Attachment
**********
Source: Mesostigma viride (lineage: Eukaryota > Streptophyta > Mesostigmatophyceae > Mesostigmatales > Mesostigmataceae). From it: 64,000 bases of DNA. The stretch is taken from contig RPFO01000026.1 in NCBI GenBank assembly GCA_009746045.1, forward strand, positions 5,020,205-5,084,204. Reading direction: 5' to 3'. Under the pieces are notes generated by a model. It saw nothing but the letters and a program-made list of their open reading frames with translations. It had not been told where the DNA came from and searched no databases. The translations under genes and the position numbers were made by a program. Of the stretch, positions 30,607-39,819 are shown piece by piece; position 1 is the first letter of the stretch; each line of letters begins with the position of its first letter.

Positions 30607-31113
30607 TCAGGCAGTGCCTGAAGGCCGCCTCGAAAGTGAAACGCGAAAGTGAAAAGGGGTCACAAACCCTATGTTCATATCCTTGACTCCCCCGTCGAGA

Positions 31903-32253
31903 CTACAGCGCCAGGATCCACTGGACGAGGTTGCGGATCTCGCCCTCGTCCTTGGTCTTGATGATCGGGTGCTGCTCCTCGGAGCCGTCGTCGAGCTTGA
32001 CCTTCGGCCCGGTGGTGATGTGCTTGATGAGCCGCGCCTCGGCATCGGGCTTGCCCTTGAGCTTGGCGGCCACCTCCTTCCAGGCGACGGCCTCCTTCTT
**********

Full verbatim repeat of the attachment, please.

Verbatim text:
Source: Mesostigma viride (lineage: Eukaryota > Streptophyta > Mesostigmatophyceae > Mesostigmatales > Mesostigmataceae). From it: 64,000 bases of DNA. The stretch is taken from contig RPFO01000026.1 in NCBI GenBank assembly GCA_009746045.1, forward strand, positions 5,020,205-5,084,204. Reading direction: 5' to 3'. Under the pieces are notes generated by a model. It saw nothing but the letters and a program-made list of their open reading frames with translations. It had not been told where the DNA came from and searched no databases. The translations under genes and the position numbers were made by a program. Of the stretch, positions 30,607-39,819 are shown piece by piece; position 1 is the first letter of the stretch; each line of letters begins with the position of its first letter.

Positions 30607-31113
30607 TCAGGCAGTGCCTGAAGGCCGCCTCGAAAGTGAAACGCGAAAGTGAAAAGGGGTCACAAACCCTATGTTCATATCCTTGACTCCCCCGTCGAGA

Positions 31903-32253
31903 CTACAGCGCCAGGATCCACTGGACGAGGTTGCGGATCTCGCCCTCGTCCTTGGTCTTGATGATCGGGTGCTGCTCCTCGGAGCCGTCGTCGAGCTTGA
32001 CCTTCGGCCCGGTGGTGATGTGCTTGATGAGCCGCGCCTCGGCATCGGGCTTGCCCTTGAGCTTGGCGGCCACCTCCTTCCAGGCGACGGCCTCCTTCTT